When researching broadband solutions for your rural community, there’s a lot to consider. You have to document the need for broadband in your municipality, find and apply for funding, strive for consensus in your community, select business and technology partners, and more. That’s all before you build a network and launch a service!
The last thing you want to do is get five or 10 years down the road and find that the solution you worked so hard to implement is already insufficient and outdated. We want to help you plan for a broadband network that can last for decades because it’s built to be future proof. Here's what you need to know.
Understanding Broadband Technologies
If your community is getting a new broadband network, you’re most likely deciding between fiber, wireless, or a mix of the two. However, it’s still helpful to have a basic understanding of other technologies that have been (and sometimes still are) used to deliver internet connectivity.
First, there’s Hybrid-Fiber Coax, also called HFC, COAX, or cable. This technology initially delivered cable TV to residents, so some cable providers have leveraged that existing infrastructure to provide internet services. Due to limits in what this technology can achieve as bandwidth and data demands go up, providers don’t typically consider it an option when building a new network.
Similarly, DSL is another technology that was once considered useful but is no longer selected for new broadband projects. DSL fails to deliver speeds that meet the CRTC’s minimum speed requirements objective of 50 Megabits per second (Mbps) download and 10 Mbps upload. It simply wasn’t designed to deliver high-speed internet, and you would most likely be denied federal funding if you applied with plans to use it.
Because COAX and DSL are simply not used in new municipal networks, your rural community will be choosing between fixed wireless and fiber technologies.
Comparing Fixed Wireless to Fiber Broadband for Rural Communities
Many rural service providers are quick to jump to fixed wireless technology because it’s easy to set up and requires lower upfront capital expense for initial deployment. This makes it a useful stopgap solution for connecting unserved communities but, in areas where fiber deployments are viable, it’s not necessarily an ideal long-term solution.
Fixed wireless can deliver high-speed connectivity under ideal conditions, but poor weather, line-of-sight obstructions, and other interference can severely impede a wireless internet signal. With so much of life moving online, rural Canadians need reliable internet all day, every day—not just when conditions are ideal.
This is why, whenever possible, communities are choosing fiber technology to build their networks. In use since the 1970s and widely deployed by service providers globally, fiber is simply the all-around best available broadband technology. It can deliver high-speed internet, even over long distances, and is reliable and predictive in all conditions. Fiber also comes with the lowest cost per bit, per kilometer, making it a strong choice from a business case perspective as well.
Plus, service providers can easily lay more fiber strands than needed during construction to make later expansion extremely easy and inexpensive. As technology demands continue to increase over time, only fiber supplies a scalable, future-proof solution.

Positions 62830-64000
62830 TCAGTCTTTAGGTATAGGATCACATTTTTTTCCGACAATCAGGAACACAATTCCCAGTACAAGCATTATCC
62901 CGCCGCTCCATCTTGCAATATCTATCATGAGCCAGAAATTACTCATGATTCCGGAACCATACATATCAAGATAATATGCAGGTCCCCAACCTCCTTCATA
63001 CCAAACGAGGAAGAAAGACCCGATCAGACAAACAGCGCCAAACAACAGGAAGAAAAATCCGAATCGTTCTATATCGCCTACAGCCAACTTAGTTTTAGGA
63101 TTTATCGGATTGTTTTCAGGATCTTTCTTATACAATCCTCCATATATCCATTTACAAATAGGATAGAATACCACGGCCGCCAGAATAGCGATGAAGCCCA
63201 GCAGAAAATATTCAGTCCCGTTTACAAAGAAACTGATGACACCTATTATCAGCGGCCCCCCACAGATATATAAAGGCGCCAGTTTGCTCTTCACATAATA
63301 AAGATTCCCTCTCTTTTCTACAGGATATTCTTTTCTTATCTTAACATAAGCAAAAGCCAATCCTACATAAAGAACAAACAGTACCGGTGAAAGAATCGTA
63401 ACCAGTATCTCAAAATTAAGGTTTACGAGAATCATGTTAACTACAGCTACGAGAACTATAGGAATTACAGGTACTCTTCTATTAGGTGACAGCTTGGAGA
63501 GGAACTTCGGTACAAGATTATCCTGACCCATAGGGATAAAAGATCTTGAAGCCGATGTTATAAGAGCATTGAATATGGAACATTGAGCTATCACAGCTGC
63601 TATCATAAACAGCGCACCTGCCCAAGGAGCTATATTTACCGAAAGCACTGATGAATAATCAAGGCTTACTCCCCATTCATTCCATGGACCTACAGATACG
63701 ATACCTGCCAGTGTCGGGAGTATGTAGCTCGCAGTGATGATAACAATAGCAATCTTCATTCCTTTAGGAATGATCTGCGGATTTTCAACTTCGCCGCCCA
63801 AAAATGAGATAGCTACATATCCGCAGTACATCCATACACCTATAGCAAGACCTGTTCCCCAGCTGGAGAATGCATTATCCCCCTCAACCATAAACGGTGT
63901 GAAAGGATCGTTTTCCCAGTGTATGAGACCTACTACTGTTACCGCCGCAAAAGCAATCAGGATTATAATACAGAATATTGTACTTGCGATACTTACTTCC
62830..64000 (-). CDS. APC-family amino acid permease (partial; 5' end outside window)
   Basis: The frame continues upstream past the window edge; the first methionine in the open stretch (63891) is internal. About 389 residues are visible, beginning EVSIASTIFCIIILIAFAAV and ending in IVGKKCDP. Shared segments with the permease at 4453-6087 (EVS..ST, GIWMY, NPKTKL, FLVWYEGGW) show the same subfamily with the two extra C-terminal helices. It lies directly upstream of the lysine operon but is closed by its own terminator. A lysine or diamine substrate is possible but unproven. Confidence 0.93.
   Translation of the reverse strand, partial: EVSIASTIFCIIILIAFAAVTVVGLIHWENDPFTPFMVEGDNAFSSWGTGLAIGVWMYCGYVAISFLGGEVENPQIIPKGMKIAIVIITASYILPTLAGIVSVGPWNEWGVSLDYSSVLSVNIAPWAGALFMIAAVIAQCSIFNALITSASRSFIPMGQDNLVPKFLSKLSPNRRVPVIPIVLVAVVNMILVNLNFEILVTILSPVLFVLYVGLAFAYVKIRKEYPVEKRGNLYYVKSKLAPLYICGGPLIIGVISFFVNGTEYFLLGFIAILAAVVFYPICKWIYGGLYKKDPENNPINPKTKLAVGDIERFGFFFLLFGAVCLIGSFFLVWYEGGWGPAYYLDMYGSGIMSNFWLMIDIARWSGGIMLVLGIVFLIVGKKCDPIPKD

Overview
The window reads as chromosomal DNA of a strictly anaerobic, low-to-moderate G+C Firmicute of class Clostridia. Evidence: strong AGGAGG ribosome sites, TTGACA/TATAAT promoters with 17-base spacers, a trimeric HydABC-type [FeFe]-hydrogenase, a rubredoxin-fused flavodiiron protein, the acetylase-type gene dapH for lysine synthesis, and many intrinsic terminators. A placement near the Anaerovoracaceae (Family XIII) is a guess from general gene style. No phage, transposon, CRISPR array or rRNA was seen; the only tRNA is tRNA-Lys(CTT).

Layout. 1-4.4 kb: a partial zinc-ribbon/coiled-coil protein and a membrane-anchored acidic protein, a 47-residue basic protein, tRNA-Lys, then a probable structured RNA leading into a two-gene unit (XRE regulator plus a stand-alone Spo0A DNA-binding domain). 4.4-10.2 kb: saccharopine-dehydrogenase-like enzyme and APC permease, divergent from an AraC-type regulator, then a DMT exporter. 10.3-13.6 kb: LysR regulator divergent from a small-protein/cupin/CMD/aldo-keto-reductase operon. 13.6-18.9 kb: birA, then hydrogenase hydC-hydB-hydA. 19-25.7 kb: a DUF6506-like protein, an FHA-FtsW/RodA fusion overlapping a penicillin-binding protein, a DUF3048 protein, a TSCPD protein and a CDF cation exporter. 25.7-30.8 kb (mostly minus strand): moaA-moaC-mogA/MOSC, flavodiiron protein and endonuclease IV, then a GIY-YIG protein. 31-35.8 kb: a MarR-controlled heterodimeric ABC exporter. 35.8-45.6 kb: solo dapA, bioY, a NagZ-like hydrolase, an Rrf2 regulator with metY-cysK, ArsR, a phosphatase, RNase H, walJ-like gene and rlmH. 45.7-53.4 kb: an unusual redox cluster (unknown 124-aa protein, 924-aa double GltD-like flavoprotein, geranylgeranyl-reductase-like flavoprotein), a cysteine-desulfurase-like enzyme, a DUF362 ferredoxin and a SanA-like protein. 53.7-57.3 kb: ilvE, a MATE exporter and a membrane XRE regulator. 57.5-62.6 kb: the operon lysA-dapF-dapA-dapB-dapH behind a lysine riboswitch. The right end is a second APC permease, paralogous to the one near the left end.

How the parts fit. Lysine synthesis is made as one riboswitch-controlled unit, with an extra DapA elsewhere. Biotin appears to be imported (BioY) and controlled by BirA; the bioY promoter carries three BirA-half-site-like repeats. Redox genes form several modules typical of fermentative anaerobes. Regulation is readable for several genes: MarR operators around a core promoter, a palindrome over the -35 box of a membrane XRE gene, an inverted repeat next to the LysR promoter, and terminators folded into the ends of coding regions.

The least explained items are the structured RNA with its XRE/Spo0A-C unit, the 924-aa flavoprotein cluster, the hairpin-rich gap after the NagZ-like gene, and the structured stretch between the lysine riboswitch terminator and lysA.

While some point to fiber technology’s high costs as a drawback, this technology can actually save communities or service providers money over time. While the upfront costs are higher, a completed fiber network offers unmatched capacity compared to wireless and enables symmetrical service. Fiber also requires far fewer operational expenses (like truck rolls and plant maintenance) than wireless technology.
Nevertheless, fiber to the home (FTTH) isn’t always feasible, particularly in drastically remote or rural locales. In these cases, many professionals will recommend a fiber network as your backbone with the option to use fixed wireless technology to access more remote customers. This can be described as a “fiber where you can, wireless where you must” approach and is a popular solution for rural connectivity.
As you’re planning your network, consultants can help you design a specific solution for your community that accounts for the geographical opportunities and challenges in your service area. This customized approach is key to achieving cost-effective connectivity.
Why Fiber Is a Long-Term Investment
As you compare fiber and fixed wireless technologies for your community, think beyond upfront costs. You want this network to last your municipality for decades, so keep a long-term lens as you conduct your cost-benefit analysis.
Fixed wireless technologies that are cheaper to deploy on the front-end can ultimately cost a community more in long-term operational expenses. Plus, technologies that can barely provide the currently mandated speeds of 50/10 Mbps will soon be outdated.
The latest research shows that these speeds are insufficient for modern internet usage. If your technology can’t meet future demands of 4k streaming, 5G technologies, and other developments on the horizon, you’ll be forced to build a fiber network in a few years anyway.
One more thing to keep in mind from a business-case perspective: A fiber network can stimulate economic development in your community. This can help you recoup the upfront costs and generate revenue locally. Be sure to explore those possibilities when deciding if, when, and how to use fiber in your network.
To better understand the business case for your various choices, book your free Broadband Consult with Calix today. You can also download our free guide, “The Five Broadband Partners Your Municipality Needs (And How To Find Them).”